A review of the effects of incubation conditions on hatchling phenotypes in non-squamate reptiles

Christopher R. Gatto, Richard D. Reina

Research output: Contribution to journalReview ArticleResearchpeer-review

5 Citations (Scopus)


Developing embryos of oviparous reptiles show substantial plasticity in their responses to environmental conditions during incubation, which can include altered sex ratios, morphology, locomotor performance and hatching success. While recent research and reviews have focused on temperature during incubation, emerging evidence suggests other environmental variables are also important in determining hatchling phenotypes. Understanding how the external environment influences development is important for species management and requires identifying how environmental variables exert their effects individually, and how they interact to affect developing embryos. To address this knowledge gap, we review the literature on phenotypic responses in oviparous non-squamate (i.e., turtles, crocodilians and tuataras) reptile hatchlings to temperature, moisture, oxygen concentration and salinity. We examine how these variables influence one another and consider how changes in each variable alters incubation conditions and thus, hatchling phenotypes. We explore how incubation conditions drive variation in hatchling phenotypes and influence adult populations. Finally, we highlight knowledge gaps and suggest future research directions.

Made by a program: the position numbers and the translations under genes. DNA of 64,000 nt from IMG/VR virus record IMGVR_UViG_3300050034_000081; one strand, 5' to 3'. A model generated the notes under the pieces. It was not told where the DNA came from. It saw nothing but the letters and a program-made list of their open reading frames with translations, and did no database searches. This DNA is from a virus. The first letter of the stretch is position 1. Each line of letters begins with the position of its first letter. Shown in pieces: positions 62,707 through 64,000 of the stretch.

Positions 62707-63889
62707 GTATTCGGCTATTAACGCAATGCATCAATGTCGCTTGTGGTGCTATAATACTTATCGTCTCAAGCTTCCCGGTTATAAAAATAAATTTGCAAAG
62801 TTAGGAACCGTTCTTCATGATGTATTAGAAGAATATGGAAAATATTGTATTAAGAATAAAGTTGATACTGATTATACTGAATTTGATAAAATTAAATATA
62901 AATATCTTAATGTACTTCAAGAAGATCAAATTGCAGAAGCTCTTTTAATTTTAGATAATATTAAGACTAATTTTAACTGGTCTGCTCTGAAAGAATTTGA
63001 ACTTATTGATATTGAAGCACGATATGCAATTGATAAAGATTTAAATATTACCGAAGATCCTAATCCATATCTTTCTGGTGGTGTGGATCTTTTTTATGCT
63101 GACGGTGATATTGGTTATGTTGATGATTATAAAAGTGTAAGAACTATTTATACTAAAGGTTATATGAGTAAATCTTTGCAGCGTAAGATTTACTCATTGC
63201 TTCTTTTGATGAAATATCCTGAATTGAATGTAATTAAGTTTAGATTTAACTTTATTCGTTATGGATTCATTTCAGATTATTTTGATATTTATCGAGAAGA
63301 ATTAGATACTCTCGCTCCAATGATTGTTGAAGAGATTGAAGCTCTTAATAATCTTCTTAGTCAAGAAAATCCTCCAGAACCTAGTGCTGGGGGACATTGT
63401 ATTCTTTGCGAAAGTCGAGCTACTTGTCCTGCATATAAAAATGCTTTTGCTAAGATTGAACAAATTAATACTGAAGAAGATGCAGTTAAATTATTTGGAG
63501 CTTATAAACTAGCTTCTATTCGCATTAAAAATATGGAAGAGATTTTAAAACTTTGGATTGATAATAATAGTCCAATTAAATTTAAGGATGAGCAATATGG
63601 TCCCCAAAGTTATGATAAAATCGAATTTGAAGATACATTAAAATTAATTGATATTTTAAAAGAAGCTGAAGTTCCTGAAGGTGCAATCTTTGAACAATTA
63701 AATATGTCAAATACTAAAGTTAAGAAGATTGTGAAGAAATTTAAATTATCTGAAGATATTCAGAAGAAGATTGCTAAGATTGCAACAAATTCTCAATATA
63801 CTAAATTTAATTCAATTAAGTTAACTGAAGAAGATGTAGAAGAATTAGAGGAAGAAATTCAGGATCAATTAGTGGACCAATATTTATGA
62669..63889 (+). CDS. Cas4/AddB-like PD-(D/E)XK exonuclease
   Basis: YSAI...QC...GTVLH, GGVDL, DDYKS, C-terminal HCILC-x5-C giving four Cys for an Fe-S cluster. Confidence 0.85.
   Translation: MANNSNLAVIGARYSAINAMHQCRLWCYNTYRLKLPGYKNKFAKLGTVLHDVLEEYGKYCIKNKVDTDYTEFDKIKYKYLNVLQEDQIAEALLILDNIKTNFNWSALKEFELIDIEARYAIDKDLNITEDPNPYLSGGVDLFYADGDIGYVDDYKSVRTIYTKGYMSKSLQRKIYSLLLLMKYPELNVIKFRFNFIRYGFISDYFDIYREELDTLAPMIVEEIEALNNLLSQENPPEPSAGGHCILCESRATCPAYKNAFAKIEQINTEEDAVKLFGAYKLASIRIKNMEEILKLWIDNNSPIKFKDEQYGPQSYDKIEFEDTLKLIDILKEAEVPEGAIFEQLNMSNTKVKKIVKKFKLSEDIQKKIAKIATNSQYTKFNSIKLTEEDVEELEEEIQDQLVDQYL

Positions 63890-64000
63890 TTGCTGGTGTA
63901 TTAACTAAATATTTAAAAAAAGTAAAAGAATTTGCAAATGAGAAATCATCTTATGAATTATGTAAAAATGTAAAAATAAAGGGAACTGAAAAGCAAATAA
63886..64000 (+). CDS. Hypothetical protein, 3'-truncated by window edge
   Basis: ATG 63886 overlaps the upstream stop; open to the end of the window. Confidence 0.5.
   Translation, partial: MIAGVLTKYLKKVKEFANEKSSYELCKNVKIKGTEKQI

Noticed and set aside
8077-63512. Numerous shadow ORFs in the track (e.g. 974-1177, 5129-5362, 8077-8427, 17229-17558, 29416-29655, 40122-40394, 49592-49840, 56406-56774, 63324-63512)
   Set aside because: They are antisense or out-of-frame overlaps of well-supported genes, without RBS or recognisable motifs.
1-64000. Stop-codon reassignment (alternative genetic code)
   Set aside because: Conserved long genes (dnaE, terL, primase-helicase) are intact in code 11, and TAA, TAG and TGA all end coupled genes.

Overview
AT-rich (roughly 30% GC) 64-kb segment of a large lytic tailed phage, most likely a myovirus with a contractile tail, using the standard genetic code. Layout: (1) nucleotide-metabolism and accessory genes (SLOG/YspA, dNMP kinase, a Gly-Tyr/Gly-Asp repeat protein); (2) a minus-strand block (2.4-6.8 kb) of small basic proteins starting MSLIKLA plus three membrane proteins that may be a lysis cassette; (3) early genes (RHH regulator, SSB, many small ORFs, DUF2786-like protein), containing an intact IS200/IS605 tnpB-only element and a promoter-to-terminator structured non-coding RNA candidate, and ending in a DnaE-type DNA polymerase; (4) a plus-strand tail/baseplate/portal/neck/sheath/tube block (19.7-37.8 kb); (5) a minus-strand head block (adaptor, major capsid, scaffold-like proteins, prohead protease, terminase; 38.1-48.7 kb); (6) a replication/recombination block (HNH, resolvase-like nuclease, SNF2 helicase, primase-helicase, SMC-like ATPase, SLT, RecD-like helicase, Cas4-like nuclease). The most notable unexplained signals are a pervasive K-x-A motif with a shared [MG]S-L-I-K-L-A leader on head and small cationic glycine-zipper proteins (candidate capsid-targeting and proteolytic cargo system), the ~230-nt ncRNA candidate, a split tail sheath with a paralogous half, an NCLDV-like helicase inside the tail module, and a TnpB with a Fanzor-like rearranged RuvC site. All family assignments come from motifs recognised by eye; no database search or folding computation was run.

Original languageEnglish
Pages (from-to)207-233
Number of pages27
JournalJournal of Comparative Physiology B-Biochemical Systemic and Environmental Physiology
Publication statusPublished - 2022


  • Development
  • Egg-laying reptiles
  • Hatchling
  • Incubation environment
  • Phenotype

Cite this